Lawmakers decide to give American citizens the right to due process.
Forbes’ Nick Sibilla reported on 4/20 that Nebraska lawmakers signed a bill designed to eliminate civil asset forfeiture and require a criminal conviction as a prerequisite for the seizure of property.
Gov. Pete Ricketts signed the bill entitled LB 1106 which passed the unicameral legislature last week by a 38 to 8 vote.
Under new laws, officials must issue a criminal conviction in order to seize property and the accusation must be an offense involving illegal drugs, child pornography or illegal gambling.
Nebraska’s civil asset forfeture regulations have been resposinble for victimizing a wide vareity of citizens from all over the state. For example, a Peruvian pastor once had $14,000 taken from him following what would have otherwise been a routine traffic stop, he eventually recovered the cash only after the ACLU intervened on his behalf.
Also, a federal appellate court last year seized $63,000 in savings from a respected Air Force veteran despite the decorated pilot never being charged with a crime.
Nebraska is now one of just nine other states that allow citizens the right to an investigation before being subjected to civil forfeiture, an astonishing fact given that the right to due process is clearly outlined in the U.S. constitution in both the fifth and fourteenth amendments. Officials say LB 1106 promises to not only enact new requirements for seizures but also greatly reduce the overall number of forfeiture cases as well.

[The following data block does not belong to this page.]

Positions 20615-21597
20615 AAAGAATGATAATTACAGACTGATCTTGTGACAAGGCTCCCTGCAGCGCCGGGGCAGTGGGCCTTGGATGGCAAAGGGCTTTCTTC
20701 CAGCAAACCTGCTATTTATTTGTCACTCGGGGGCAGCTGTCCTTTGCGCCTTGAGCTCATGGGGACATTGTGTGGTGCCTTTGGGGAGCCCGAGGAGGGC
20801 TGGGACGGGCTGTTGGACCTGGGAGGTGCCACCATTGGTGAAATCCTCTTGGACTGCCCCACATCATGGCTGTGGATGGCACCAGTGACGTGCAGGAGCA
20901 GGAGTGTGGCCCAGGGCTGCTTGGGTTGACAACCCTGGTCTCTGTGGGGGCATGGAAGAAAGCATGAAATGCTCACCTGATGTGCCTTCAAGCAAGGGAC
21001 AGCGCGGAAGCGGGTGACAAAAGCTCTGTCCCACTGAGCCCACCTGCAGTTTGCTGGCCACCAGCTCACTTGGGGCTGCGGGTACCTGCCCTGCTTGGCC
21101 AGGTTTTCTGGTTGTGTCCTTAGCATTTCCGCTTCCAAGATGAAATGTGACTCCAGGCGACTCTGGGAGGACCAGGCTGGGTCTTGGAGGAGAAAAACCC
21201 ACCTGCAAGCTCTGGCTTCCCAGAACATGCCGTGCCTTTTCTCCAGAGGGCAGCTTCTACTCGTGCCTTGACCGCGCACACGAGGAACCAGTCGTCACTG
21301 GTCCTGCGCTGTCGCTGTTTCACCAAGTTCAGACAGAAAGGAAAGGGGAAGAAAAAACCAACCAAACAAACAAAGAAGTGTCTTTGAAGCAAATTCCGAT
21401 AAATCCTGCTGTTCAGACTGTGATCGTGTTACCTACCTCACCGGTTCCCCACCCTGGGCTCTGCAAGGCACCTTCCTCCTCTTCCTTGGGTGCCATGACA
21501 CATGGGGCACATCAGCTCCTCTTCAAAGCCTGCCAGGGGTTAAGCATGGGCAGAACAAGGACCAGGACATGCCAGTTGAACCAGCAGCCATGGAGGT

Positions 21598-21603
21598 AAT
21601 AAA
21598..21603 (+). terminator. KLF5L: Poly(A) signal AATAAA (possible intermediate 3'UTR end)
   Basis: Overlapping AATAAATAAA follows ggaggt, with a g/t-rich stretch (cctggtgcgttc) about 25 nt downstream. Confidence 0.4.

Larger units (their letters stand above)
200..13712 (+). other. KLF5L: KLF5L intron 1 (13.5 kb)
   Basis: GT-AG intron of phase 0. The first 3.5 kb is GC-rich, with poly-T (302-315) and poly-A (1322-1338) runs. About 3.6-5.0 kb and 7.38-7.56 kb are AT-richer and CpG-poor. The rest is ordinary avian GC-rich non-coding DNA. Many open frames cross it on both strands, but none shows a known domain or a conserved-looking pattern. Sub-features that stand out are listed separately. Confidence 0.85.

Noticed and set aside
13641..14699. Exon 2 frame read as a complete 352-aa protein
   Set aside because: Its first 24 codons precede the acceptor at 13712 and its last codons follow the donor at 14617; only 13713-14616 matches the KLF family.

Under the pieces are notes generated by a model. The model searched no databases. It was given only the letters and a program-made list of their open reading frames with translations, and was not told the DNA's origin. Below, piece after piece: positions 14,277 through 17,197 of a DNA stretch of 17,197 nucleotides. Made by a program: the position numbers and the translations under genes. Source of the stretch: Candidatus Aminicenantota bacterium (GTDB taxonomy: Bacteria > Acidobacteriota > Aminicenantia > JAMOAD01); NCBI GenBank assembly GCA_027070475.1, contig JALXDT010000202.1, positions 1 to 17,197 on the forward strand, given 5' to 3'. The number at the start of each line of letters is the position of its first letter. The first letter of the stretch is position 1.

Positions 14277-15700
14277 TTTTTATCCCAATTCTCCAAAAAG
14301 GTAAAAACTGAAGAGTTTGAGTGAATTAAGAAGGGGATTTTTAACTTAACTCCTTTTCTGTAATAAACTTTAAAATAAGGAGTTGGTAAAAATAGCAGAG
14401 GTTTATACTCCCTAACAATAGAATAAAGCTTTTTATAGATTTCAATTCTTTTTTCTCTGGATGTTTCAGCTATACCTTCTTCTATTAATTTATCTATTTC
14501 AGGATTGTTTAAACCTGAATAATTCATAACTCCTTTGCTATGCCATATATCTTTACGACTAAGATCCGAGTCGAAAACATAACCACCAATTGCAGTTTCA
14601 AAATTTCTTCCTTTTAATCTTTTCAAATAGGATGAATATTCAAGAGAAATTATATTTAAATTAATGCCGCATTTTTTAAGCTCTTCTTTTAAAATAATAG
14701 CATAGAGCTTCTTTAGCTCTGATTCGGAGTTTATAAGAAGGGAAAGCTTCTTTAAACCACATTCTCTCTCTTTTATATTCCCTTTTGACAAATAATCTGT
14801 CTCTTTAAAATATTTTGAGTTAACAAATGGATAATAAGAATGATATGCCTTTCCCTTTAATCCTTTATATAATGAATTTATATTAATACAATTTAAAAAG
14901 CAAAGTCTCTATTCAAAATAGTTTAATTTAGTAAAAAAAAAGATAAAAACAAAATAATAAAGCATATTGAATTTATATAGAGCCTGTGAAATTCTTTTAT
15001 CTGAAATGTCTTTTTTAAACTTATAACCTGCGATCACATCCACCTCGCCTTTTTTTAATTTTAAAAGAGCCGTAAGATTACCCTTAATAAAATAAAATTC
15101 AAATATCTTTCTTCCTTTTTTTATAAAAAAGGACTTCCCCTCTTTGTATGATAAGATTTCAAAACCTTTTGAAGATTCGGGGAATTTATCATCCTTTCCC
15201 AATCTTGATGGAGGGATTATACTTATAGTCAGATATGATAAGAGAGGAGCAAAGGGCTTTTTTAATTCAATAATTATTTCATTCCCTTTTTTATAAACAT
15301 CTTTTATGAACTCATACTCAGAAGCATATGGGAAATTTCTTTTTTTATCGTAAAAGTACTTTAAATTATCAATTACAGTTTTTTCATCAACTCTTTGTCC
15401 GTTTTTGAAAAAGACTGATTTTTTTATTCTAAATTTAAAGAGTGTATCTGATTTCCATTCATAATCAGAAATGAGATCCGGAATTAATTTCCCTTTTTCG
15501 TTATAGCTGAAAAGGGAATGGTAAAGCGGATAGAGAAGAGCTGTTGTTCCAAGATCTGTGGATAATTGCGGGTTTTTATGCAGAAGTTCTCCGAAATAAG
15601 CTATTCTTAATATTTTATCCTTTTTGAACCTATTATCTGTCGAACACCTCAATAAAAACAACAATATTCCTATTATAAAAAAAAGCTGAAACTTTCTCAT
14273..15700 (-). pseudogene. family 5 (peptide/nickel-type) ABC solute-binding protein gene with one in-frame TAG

Unfortunately, the bill introduced and signed by Senator Tommy Garrett does not affect property forfeiture. Since 2011, law enforcement and school districts have received $3 million in proceeds from property taken by the feds as a result of a 1984 amendment to the state’s constitution that allocated fifty percent of drug forfeiture funds to government agencies.
Yet LB 1106 does take aim at an even more egregious form of police profiteering. By participating in a federal forfeiture program known as “equitable sharing,” state and local agencies can move to forfeit property under federal law and receive up to 80 percent of the proceeds.
Tempted by the higher payout, police and prosecutors routinely turned to equitable sharing to federalize forfeiture cases. Between 2000 and 2013, Nebraska law enforcement collected more than $48 million in federal forfeiture funds, a report by the Institute for Justice found. A separate investigation by The Washington Post identified 889 cash seizures “from people who were not charged with a crime and without a warrant being issued” that were conducted in Nebraska since 9/11. Source
One could argue that civil asset forfeiture is one of the most profound assaults on private property rights facing Americans today, Nebraska’s new legislation should curtail some of the injustices and unconstitutional seizures its citizens have fallen victim to for decades.